A brief description of few Web 2.0 applications is below:

Blog (Web Log) is a major application of Web 2.0 era. The blogs are new forms of publication (Maness, 2006). Blogging is an easy process of publishing the ideas on the web and to get the comments from other users of web. This is a one-click process of publishing posts. Blogs are a relatively recent Internet phenomenon dating from the late 1990s (Clyde, 2004). Hane (2001) says that Blogs are a natural for librarians. Libraries all over the world are using blogs for the easy dissemination of information to the targeted users. Blogs are the fastest growing medium of information over World Wide Web. Most of the time, blogs are created as single-person effort but some blogs are created and published as cooperative or group projects (Clyde, 2004). Most of libraries are maintaining their blogs by collaborative efforts.

RSS is another Web 2.0 application which helps users to bring the updates and feeds from other websites. It is a very simple tool to bring the latest stories, updates from news groups, magazines, journals and blogs. In a recent study of Australian University Libraries, RSS was found the most widely applied technology (Linh, 2008). It creates a feed from a site that readers can then add into an aggregator to create one point of access for many sources (Davison-Turley, 2005).

Instant Messaging (IM) is also a very useful tool which may help library professionals to provide library services. Maness (2006) claimed that Instant Messaging was initially Web 1.0 application because it often requires the downloading of software but now a day IM can be categorized in Web 2.0 applications because IM is available through browsers from most of service providers (AOL, Meebo, MSN, Google Talk, etc). IM is vastly being used for online reference services in libraries. Ask a librarian service is provided by instant messengers all over the world. A study of top 100 university libraries shows that IM features have extensively been used in libraries to provide quick online reference services using IM technology (Harinarayana, 2010).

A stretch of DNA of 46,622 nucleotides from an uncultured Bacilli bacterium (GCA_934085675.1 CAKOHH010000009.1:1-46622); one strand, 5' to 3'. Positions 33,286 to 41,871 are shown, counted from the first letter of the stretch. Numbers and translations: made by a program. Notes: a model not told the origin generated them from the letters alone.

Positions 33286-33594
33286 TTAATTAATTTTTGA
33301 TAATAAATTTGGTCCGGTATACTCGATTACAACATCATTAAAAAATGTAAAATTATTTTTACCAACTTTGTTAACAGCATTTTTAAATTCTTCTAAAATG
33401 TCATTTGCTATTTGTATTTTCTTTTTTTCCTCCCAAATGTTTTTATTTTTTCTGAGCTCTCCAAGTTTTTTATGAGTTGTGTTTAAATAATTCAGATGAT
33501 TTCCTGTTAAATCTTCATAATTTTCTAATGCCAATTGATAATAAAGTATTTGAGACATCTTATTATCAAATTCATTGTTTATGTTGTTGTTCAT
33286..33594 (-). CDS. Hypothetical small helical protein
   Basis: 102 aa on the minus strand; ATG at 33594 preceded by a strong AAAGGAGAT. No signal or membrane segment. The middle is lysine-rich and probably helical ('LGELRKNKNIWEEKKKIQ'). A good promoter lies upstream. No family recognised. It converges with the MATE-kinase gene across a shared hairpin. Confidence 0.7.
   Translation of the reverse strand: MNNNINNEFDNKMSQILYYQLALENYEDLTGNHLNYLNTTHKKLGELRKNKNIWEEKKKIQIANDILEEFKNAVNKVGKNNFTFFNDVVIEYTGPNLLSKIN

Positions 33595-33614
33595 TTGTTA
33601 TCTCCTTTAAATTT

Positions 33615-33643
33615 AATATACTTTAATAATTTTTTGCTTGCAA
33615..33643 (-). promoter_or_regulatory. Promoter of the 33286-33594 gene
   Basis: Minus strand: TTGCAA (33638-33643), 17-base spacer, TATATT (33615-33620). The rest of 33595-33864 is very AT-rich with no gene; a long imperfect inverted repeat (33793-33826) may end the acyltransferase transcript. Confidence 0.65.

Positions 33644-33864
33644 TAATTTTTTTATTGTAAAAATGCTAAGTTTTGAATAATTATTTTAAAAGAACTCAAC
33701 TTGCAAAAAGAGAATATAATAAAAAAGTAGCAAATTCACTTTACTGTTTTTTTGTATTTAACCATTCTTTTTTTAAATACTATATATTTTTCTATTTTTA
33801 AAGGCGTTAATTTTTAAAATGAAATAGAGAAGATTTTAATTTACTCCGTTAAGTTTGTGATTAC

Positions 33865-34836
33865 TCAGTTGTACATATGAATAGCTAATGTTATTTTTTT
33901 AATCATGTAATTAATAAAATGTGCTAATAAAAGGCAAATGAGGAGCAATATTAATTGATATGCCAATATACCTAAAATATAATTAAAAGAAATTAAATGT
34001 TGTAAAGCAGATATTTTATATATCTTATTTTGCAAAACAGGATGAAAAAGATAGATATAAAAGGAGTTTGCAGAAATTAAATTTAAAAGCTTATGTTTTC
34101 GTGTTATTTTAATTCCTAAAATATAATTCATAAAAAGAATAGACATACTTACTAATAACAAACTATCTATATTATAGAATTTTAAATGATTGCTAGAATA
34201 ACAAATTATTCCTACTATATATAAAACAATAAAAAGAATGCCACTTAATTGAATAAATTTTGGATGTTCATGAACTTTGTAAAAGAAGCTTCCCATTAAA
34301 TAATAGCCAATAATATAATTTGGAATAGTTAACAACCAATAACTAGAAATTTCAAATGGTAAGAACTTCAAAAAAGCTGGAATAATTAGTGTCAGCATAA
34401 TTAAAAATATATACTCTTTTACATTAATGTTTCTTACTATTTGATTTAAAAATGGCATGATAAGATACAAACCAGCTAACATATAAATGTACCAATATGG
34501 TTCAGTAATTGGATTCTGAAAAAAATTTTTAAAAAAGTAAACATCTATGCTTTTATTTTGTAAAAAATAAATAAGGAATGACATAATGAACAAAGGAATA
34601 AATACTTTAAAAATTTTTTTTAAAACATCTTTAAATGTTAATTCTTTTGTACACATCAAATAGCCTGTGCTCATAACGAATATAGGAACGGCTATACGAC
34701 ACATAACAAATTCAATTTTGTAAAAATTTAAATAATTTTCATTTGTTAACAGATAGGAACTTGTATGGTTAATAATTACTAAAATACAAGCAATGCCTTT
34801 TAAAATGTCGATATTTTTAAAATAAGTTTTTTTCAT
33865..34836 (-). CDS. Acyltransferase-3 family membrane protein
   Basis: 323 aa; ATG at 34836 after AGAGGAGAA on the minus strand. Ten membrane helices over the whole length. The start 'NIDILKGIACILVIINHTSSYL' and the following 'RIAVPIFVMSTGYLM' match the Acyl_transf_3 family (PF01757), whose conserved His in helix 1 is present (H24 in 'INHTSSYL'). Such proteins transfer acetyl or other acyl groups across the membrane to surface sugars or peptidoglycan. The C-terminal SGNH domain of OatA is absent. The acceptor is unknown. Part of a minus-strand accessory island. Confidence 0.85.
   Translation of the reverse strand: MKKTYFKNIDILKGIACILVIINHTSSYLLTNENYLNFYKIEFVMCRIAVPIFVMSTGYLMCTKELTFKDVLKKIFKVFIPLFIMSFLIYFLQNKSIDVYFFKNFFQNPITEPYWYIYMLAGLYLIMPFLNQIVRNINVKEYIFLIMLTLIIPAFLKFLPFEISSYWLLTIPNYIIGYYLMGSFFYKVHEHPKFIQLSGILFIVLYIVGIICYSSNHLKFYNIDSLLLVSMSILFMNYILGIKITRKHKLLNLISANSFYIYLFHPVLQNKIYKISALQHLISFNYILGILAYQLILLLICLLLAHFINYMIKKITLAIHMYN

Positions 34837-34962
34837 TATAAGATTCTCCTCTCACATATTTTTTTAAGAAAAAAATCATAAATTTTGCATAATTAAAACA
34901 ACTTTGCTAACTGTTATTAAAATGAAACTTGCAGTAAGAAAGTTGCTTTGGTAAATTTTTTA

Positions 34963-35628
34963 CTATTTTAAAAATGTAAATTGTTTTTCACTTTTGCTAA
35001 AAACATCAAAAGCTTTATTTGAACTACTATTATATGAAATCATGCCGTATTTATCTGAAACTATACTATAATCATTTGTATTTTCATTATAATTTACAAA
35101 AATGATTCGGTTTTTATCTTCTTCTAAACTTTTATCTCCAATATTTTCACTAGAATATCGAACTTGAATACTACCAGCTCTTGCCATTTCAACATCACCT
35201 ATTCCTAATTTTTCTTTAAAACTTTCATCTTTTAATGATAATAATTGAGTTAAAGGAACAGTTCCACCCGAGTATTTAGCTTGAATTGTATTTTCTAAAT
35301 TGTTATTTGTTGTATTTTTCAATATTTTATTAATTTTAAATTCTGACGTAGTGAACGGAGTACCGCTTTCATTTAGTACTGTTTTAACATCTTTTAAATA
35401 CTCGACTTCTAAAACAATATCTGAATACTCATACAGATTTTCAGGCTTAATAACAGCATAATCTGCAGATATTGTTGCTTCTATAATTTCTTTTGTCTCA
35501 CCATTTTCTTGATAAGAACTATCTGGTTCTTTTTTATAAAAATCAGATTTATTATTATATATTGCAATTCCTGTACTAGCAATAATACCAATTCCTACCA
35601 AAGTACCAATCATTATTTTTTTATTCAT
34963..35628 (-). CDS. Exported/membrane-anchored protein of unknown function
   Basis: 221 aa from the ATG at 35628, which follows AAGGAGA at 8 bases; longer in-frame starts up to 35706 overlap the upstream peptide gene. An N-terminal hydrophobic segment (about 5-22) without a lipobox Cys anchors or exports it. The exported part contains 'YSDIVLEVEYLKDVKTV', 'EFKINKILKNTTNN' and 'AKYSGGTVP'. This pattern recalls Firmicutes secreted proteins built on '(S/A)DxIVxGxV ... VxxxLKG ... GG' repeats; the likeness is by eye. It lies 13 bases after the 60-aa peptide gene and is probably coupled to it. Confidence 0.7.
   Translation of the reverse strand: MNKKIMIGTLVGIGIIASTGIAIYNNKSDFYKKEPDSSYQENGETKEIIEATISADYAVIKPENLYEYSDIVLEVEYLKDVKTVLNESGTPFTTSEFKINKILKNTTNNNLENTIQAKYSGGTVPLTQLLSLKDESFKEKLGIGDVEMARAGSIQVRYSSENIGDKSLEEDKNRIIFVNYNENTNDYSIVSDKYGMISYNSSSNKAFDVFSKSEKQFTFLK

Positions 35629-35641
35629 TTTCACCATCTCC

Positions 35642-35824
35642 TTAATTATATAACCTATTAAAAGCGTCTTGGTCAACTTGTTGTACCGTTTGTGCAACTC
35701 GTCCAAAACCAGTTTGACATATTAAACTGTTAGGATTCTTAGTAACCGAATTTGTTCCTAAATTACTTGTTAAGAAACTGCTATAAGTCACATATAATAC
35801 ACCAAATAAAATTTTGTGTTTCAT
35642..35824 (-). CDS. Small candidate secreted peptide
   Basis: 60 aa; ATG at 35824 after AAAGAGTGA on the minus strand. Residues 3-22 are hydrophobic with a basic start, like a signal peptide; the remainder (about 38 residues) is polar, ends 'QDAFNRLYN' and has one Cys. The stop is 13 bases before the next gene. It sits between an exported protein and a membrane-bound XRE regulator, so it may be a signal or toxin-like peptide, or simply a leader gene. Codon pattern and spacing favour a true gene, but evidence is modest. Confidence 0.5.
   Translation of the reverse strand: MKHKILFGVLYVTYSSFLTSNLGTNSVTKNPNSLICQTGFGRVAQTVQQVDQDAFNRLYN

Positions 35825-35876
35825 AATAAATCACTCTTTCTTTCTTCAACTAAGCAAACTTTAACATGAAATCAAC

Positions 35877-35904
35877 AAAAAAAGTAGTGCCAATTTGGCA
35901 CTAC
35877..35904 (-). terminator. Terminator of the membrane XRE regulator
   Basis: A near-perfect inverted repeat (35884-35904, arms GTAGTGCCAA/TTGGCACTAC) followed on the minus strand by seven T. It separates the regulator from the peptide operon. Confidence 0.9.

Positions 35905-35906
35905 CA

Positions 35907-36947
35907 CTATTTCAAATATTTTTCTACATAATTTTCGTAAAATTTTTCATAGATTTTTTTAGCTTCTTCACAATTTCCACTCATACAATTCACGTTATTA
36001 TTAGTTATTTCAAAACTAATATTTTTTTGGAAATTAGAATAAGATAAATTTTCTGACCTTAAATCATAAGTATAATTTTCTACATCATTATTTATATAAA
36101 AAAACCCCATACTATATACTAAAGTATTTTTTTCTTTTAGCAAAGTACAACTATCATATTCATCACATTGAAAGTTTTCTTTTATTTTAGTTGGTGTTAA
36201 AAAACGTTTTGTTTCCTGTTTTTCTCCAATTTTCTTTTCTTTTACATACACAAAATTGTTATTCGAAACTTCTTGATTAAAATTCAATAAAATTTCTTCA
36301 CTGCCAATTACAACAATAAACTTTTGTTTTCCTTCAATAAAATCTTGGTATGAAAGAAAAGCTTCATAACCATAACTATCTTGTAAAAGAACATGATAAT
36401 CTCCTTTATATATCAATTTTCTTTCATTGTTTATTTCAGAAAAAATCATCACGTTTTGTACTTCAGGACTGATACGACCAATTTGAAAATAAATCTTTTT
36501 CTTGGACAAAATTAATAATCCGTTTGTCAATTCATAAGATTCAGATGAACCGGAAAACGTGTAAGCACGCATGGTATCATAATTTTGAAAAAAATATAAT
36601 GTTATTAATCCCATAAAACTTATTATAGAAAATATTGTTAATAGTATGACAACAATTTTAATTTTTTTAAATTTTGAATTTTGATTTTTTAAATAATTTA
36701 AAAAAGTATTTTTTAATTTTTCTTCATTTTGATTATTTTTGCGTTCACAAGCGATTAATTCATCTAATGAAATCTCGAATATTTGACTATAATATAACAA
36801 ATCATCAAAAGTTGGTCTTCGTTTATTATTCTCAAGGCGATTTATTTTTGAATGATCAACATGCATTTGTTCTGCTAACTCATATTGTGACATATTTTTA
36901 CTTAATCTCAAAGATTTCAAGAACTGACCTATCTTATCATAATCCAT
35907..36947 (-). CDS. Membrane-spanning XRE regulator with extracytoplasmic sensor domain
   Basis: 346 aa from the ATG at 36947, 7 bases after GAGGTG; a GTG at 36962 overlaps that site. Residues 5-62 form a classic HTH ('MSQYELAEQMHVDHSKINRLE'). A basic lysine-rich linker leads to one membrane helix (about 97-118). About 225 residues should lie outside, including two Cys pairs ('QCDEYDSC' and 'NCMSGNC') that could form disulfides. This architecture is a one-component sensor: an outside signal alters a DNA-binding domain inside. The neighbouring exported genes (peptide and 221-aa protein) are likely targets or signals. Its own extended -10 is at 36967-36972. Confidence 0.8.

Currie (2010) states that libraries can provide online reference services by employing staff at public desks during nights and weekends when the library is closed for other services.

Wikis areanother example of collaborative creative work. Multiple users from all over the world can build a knowledge base by using this application. Wikipedia is a great example of this kind of collaborative work. A library wiki as a service can enable social interaction among librarians and patrons, essentially moving the study group room online (Maness, 2006). Wikis can be used to create help files, tutorials with the help of users in libraries. Wikis are the mix of many other...